Bicycles and their parts can be expensive, especially if you added special parts to improve your biking experience. For this reason, you have to make sure that your bicycle and additional equipment are packed properly in order to keep them safe, especially as they are being transported from your old home to your new residence. It is highly recommended that you leave this type of move to professionals, but if you are opting for a DIY move, you need to strictly follow packing instructions to make your bicycle and equipment less susceptible to damage.
If you’re moving to a nearby city on your vehicle, it will be possible to take your bicycle with you by placing it on a rack and driving to your new location. However, if you’re moving to a new state or overseas and you wish to take your bicycle with you, you will need to pack it in a box to make it easier to transport.
If you are hiring professional removalists to help you with your move, you can leave the task of disassembling the bicycle to them. However, if you’re moving on your own, you have to disassemble the bicycle or ask someone who knows how to do so.
- You will need
- sturdy bicycle box
- scissors or carpet
- zip or cable ties
- bubble wrap or foam padding
- permanent marker
- disassembly tools
1. Prepare materials and keep them close
In order to pack your bicycle more efficiently, prepare all the materials and tools you will need before you start disassembling the bicycle. Not only will it make it easier to grab whatever you need, but it will also lessen the possibility of losing screws, nuts, and other small parts while you try to find the tools you need.
2. Clean the bicycle
Before packing your bicycle for the move, it’s best to clean all of its parts before or as you disassemble the bicycle. Whether you’re moving interstate or you’re putting your bicycle and other belongings and storage, keeping all the parts clean and dry will help keep the bicycle in good condition for a long time. It also helps keep the bicycle free from rust, moulds, and other damages caused by dirt and moisture.
3. Disassemble the parts of your
Removing the bicycle’s parts and accessories will make it easier to fit it into the box. Some of the parts will come off by hand, but some parts will require you to use disassembly tools to take them apart. Before removing the adjustable parts such as the seat and handlebars, mark their levels with a marker or masking tape. Once you’ve placed your markers, you may start detaching the following:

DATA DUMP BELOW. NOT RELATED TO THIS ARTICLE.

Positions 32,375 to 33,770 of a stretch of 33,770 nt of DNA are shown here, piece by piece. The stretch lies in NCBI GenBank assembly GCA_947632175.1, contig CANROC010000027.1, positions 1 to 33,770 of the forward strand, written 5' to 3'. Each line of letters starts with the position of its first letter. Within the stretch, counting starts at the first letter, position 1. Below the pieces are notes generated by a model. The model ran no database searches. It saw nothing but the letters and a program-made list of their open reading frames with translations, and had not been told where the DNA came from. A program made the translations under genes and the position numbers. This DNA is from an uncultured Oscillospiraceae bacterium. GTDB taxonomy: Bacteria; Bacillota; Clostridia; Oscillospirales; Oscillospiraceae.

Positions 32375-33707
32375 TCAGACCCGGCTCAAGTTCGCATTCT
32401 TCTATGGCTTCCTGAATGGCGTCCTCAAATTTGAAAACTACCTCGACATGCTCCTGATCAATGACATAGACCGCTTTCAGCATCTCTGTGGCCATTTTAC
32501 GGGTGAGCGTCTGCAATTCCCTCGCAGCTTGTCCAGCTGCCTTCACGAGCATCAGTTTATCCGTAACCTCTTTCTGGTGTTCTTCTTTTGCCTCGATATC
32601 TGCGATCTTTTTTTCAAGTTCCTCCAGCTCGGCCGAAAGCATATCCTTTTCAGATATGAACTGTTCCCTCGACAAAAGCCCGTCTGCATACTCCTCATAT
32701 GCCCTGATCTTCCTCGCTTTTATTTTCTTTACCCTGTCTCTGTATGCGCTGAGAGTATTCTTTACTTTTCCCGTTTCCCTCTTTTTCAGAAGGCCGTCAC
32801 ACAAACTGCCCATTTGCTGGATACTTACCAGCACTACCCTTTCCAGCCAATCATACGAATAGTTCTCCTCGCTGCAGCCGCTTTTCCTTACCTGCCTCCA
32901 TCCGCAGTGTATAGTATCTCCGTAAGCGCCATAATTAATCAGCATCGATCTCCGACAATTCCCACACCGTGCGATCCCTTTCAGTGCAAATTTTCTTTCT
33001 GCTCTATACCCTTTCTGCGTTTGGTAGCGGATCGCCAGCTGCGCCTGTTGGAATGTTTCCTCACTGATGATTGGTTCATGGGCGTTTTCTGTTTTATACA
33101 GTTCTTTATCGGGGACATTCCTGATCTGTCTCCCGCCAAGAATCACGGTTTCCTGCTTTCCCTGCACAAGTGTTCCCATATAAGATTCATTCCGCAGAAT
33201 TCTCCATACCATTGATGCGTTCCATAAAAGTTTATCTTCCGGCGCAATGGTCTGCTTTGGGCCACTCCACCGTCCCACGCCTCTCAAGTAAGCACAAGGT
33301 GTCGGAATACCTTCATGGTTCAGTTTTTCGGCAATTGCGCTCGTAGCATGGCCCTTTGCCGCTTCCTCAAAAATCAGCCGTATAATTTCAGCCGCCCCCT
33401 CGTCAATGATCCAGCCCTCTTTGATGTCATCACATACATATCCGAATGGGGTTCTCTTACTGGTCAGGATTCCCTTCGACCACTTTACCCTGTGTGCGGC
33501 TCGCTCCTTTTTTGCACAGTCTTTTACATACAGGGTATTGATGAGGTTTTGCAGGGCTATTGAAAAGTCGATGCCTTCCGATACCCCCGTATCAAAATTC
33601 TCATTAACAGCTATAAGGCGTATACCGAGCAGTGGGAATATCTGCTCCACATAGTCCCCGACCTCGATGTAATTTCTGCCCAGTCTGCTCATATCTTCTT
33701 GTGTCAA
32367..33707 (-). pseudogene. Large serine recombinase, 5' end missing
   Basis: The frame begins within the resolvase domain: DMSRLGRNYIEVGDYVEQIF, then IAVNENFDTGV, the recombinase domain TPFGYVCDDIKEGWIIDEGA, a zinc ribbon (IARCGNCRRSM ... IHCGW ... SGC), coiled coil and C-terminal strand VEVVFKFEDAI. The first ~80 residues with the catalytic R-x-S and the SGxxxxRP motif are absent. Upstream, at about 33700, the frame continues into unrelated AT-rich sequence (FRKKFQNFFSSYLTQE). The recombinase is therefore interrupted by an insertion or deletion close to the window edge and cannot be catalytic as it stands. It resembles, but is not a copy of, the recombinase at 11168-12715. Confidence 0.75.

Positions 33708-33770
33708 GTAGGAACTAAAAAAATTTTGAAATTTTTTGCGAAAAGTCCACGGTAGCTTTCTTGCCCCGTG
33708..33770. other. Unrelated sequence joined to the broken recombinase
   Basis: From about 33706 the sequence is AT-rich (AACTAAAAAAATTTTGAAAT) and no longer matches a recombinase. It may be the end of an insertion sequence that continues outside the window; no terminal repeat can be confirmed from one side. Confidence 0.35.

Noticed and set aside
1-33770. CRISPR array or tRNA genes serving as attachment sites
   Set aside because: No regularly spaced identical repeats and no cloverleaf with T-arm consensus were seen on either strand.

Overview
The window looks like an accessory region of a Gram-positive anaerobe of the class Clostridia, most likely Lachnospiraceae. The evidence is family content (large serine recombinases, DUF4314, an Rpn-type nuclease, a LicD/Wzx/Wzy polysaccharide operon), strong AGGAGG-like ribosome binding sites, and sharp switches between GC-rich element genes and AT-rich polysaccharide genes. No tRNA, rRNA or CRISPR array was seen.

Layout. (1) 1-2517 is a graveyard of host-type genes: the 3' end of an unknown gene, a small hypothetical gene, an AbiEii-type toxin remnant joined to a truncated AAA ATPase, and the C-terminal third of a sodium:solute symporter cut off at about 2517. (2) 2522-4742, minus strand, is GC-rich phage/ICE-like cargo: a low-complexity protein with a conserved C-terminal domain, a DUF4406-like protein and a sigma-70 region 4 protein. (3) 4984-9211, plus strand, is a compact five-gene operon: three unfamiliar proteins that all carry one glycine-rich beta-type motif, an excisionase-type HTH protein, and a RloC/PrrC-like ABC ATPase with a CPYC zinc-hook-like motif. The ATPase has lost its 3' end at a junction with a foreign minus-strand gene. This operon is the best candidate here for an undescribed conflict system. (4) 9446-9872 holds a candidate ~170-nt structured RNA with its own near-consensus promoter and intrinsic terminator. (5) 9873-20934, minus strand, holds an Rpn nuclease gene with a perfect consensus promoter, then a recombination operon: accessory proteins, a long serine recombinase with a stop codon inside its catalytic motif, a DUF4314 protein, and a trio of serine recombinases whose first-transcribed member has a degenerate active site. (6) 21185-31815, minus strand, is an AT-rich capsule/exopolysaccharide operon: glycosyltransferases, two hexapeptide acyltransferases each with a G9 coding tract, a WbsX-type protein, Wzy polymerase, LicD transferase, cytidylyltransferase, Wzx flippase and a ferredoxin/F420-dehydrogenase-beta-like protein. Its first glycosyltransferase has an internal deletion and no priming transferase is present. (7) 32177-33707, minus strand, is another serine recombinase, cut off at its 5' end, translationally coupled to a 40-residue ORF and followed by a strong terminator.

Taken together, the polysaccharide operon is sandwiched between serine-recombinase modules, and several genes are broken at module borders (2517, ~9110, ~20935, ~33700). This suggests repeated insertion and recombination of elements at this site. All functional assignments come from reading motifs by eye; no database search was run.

- seat and seat post
- wheels (front only, or both depending on the size of the box)
If you are removing parts fastened by screws, nuts, or bolts, make sure that you place them back after removing the parts. This way, you can avoid losing these tiny parts as you continue to pack and prepare.
4. Secure the delicate parts of the bicycle
Some parts of your bicycle’s frame are more prone to damage than others. Use a fork guard, woodblock, or thru-axle to protect the fork from curving or bending once the front wheel is removed and whilst the bicycle is packed/stored.
Flip your handlebar stem backward to avoid damaging the cables. If it’s too tight to be flipped, create a slack on the brake and shifter cables.
Place a small piece of cardboard in between the brake calliper pads to keep them in their adjusted position.
5. Wrap the frame and parts
Wrap the exposed parts of the frame using pool noodles (sliced open), bubble wrap, or pipe lagging insulation.
Use bubble wrap or foam to wrap detached parts and secure them with zip cable ties or packing tape.
Ensure that the wrap is tight enough so the wrapper won’t move while the moving vehicle is in transit or when the box is lifted and moved around during uplift. This also prevents nicks and scratches on the surface of the parts.
6. Attach removed parts to the frame
Once everything has been wrapped, lay the frame on the ground, with the non-chain side facing you. Carefully position and attach the handlebar and wheels to the frame. Add more foam or bubble wrap if necessary (for additional padding/protection) and secure the parts using cable ties.
7. Place the bicycle in the box
Line the bottom and sides of the box with wrapping paper or bubble wrap. Put the bicycle frame inside the box. Place smaller accessories and other parts that you could not attach to the bicycle frame. Once everything is in place, fill the gaps with crumpled paper, foam, packing peanuts, or other material that may act as a cushion to prevent the frame from moving.
8. Seal the box
Seal the box using layers of packing tape. Make sure all seams are taped properly. Reinforce the bottom of the box with layers of tape. Add “Fragile” labels on all sides of the box so your removalists or friends who will help you move will take extra care in handling the bicycle box.